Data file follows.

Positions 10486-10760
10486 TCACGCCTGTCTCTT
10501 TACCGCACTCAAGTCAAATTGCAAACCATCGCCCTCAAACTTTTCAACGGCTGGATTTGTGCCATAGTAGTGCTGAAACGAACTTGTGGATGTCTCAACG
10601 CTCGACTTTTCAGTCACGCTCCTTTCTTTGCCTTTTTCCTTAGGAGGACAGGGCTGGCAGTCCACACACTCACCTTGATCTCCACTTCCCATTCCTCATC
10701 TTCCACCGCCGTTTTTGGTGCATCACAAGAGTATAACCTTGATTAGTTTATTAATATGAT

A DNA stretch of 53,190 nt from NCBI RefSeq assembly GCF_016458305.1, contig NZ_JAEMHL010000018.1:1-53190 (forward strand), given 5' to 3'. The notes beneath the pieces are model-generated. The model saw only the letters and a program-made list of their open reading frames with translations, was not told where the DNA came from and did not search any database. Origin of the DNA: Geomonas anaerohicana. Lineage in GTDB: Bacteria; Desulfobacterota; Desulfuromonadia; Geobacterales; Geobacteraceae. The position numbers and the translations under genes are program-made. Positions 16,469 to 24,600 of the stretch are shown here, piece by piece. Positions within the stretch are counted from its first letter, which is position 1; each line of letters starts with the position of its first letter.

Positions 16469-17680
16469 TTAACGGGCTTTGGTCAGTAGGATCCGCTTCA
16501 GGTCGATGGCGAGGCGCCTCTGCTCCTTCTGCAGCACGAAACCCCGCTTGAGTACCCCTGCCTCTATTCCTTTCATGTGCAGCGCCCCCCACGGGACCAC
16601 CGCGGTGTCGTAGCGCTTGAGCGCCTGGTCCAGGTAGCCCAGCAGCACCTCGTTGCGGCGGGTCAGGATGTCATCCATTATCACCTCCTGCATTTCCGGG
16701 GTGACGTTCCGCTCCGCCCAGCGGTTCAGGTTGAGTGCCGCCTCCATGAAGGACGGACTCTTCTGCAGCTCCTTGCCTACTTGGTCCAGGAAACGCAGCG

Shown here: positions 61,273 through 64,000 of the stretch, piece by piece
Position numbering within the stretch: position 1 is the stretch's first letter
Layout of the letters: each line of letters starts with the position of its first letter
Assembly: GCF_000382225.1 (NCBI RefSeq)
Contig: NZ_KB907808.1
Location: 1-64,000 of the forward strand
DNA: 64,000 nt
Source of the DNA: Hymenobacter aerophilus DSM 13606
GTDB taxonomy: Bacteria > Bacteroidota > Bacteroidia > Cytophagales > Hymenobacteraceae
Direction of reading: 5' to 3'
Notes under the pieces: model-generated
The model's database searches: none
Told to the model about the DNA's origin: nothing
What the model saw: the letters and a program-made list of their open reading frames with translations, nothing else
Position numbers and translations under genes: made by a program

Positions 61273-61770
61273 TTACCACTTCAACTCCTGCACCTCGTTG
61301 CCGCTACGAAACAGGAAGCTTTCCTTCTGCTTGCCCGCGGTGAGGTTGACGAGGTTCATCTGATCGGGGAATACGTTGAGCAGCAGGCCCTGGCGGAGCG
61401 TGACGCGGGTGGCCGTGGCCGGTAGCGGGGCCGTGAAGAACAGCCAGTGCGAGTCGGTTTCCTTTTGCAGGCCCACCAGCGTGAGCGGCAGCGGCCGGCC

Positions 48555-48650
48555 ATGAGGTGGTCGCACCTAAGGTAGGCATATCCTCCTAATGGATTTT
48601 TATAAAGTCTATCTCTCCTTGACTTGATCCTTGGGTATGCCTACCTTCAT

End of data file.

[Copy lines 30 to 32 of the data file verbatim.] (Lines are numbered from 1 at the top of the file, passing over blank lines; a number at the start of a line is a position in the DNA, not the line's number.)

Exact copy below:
61401 TGACGCGGGTGGCCGTGGCCGGTAGCGGGGCCGTGAAGAACAGCCAGTGCGAGTCGGTTTCCTTTTGCAGGCCCACCAGCGTGAGCGGCAGCGGCCGGCC

Positions 48555-48650
48555 ATGAGGTGGTCGCACCTAAGGTAGGCATATCCTCCTAATGGATTTT